"The Nikkei was up 55 percent last year in yen terms... it had a very impressive year, so it's not surprising that we're seeing shorter-term profit taking but... opportunities are still quite good there," said Stephen Davies, CEO, Javelin Wealth Management, told CNBC Asia's Squawk Box on Thursday.
The Nikkei was down 3.3 percent by midday on Thursday in Asia, trading at 14,872.
(Read More: Nikkei's rout– Is it a signal to buy?)
Last year was a stellar year for Japan's financial markets, as Prime Minister Shinzo Abe put his ambitious plan for economic reform into practice, helping to revitalize investors' appetite for Japanese stocks the world over, while a rapid weakening of the yen substantially boosted profits for the nation's export-led economy.
However, doubts have arisen over whether the momentum will continue in 2014, and Japan stocks are down 8.6 percent this year so far. It's largely believed that a consumption tax hike scheduled for April will give Japan's economic recovery a knock, while Abe's commitment to the third arrow of his economic plan - structural reform - is also a common gripe. Abe has spoken at length of plans for corporate tax cuts and labor market reforms, but the market is yet to see any solid action.
Davies told CNBC that progress on this final arrow would prove vital to the success of 'Abenomics.'
"There is always a bit more room in the Japanese market to take advantage of the impact of a weaker yen, and that's all very positive, but in order for it to march higher and maintain those levels you need to see much more constructive action on the part of government," he added.
(Read More: Japan's Nikkei logs best year since 1972)
Mark Davids, fund manager of JP Morgan's Japan Strategic Value Fund, told CNBC he thought Japanese equities had a lot further to run.
He pointed out that valuations were still not stretched, at 14 times earnings and 1.3 times price to book, while companies' return on equity has risen from to 9 percent and corporates earnings revisions are skewed to the upside.
"Arguably Japan should be trading at a higher multiple than it currently is... If you compare that [corporate earnings revisions] to other markets around the developed world, this strength in corporate earnings still stands out considerably," he added.
(Read More: China-Japan tensions: Who has the smartest approach?)
A potential wild card for Japanese stock market, however, will be the outlook for its domestic currency. The yen weakened 21 percent against the dollar last year, but the recent re-emergence of emerging market turmoil has prompted some safe haven buying, strengthening the yen back to around 102 against the greenback.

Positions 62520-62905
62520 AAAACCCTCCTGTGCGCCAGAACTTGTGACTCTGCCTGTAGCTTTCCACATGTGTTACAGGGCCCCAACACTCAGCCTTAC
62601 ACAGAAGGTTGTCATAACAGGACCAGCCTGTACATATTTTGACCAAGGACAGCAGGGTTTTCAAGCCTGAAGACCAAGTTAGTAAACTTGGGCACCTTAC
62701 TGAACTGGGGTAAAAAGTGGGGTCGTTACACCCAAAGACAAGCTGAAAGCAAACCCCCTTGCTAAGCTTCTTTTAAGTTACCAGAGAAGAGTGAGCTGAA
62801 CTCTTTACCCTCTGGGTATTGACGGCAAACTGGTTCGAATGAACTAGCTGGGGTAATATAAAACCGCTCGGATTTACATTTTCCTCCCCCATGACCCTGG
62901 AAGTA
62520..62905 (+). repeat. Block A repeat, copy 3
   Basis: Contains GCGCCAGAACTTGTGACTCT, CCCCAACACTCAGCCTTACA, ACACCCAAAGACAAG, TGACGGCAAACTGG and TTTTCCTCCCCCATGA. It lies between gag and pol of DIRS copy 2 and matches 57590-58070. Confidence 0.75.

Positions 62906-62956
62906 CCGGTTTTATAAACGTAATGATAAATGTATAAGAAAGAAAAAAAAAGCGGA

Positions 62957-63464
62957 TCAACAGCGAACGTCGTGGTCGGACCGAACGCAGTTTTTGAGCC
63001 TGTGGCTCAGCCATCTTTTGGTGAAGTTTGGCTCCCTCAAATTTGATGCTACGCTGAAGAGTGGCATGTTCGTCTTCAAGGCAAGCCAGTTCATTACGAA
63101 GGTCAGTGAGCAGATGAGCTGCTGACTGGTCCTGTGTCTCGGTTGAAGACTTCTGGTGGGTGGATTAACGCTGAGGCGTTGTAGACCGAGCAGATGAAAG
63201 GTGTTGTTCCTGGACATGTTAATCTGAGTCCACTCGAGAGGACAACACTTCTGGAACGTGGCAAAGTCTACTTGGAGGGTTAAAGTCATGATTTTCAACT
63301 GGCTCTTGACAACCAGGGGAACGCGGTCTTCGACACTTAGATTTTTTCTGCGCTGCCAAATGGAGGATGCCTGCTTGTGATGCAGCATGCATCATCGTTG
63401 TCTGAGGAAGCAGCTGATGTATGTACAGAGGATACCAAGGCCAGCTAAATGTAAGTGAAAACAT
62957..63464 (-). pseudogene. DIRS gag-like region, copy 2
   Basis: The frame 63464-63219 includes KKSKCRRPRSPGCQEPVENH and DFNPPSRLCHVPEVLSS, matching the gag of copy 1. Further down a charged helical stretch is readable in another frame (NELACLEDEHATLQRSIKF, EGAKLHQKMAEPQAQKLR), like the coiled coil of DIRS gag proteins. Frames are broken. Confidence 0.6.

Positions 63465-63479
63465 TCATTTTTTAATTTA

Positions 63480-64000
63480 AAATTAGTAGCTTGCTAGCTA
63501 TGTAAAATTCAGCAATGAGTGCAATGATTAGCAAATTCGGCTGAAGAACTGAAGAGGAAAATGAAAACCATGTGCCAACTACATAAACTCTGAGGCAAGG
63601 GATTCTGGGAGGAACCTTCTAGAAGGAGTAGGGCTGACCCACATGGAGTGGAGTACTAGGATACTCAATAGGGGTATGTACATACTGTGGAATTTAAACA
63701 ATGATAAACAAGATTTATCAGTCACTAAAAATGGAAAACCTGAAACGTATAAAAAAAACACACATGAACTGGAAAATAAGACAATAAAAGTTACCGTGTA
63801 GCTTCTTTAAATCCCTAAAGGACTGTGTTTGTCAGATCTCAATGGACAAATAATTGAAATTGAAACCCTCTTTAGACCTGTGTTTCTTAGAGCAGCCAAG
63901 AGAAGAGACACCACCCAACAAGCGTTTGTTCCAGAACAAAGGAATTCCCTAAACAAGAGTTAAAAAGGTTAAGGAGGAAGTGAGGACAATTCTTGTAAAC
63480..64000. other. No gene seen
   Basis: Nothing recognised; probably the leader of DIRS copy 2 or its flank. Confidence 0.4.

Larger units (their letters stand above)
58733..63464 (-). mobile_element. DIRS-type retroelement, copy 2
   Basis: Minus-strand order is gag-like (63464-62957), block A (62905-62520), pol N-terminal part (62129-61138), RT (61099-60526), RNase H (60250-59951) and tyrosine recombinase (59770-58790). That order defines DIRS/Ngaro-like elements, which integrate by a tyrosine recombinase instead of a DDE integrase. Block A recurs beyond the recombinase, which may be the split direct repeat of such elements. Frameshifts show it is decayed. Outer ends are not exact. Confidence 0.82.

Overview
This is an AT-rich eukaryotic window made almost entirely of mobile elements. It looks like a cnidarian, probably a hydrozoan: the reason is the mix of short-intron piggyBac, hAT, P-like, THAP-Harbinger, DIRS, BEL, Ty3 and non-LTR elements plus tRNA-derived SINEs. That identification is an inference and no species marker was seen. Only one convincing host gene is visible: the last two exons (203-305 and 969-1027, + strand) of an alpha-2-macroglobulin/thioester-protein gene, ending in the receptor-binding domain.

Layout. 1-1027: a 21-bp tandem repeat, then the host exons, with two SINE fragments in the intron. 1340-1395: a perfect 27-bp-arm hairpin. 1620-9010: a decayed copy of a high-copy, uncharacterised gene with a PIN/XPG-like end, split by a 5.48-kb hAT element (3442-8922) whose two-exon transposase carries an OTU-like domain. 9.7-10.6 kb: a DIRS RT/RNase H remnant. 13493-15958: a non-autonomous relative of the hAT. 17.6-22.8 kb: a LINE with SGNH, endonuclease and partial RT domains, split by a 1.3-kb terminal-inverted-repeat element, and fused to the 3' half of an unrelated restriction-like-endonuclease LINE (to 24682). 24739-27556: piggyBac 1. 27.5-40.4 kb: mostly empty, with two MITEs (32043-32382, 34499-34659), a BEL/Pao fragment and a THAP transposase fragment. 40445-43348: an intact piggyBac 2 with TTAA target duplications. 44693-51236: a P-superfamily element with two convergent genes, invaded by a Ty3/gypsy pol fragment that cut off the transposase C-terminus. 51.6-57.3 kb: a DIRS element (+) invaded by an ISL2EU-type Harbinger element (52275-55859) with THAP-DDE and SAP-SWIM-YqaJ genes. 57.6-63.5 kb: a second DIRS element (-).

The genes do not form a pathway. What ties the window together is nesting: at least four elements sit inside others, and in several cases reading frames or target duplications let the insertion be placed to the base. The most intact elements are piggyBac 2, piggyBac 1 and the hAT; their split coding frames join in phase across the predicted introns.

Further yen strength would be bad news for stocks, especially corporates who rely on the profit boost a weaker yen gives them when the repatriate their overseas earnings back home, and Japan's stock market and currency are historically strongly correlated.
But Javelin Asset Management's Davies said this risk factor had been overegged.
"The yen fell to 102 [per dollar] by the end of last year... and that was taking place at a time when emerging markets were under pressure. That [yen weakness] is a function of central bank stimulus and the deliberate weakening of the yen that took place at the time," he said, suggesting emerging market weakness would not have a major impact on the yen.
But JP Morgan's Davids said yen strength was a key concern for him.
"It is difficult to escape the conclusion that the fate of the Japanese market is tied to the fate of the yen. If it stabilizes or weakens further, that will help, but if the yen strengthens, then it will be difficult for Japan to do as well," he added.
However, a continued recovery in the U.S. economy, he pointed out, should keep the yen weak as the dollar rallies.
(Read More: Could dollar-yen hit 125 next year?)
Analysts at Japanese investment bank Nomura said earlier this week that they expect the Nikkei to rally to 18,000 by the end of the year, a 21 percent gain on Thursday's level, as the underlying bull trend on Japanese equities continues.
However, the main headwind to this view would be if the dollar-yen were to drop below 100 again and begin a trend of appreciation, they said.
— By CNBC's Katie Holliday: Follow her on Twitter @hollidaykatie